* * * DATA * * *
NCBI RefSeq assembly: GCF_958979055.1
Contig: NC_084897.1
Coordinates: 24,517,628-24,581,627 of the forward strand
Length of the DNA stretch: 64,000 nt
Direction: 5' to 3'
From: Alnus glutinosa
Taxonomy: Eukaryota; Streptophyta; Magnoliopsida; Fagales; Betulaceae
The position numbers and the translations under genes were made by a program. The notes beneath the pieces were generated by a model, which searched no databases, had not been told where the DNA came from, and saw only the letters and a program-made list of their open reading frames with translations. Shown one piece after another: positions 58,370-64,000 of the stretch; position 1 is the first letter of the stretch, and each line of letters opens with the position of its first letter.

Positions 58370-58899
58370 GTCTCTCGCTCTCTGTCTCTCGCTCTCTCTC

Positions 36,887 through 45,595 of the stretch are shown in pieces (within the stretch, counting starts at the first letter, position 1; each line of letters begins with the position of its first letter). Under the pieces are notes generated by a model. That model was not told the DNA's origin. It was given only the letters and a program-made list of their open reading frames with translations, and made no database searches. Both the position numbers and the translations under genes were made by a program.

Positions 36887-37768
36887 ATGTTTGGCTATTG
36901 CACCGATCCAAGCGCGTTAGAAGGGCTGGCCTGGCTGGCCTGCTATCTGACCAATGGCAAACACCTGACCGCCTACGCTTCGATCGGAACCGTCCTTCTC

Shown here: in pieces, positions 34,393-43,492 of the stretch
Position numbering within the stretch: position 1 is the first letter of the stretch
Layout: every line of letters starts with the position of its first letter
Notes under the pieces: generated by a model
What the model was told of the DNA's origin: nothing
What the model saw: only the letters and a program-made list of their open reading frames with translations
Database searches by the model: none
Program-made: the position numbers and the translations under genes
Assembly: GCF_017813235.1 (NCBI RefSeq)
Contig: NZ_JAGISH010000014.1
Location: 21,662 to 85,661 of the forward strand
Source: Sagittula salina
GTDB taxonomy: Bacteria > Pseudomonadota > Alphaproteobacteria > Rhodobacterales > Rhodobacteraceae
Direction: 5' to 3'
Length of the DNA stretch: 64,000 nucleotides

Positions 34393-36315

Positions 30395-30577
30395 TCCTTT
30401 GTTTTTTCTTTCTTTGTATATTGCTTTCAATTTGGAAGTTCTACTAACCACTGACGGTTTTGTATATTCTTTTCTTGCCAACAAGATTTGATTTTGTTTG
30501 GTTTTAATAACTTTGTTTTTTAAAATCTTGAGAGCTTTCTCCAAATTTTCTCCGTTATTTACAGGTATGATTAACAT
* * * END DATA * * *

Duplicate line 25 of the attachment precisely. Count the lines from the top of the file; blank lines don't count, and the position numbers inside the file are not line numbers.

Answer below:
Location: 21,662 to 85,661 of the forward strand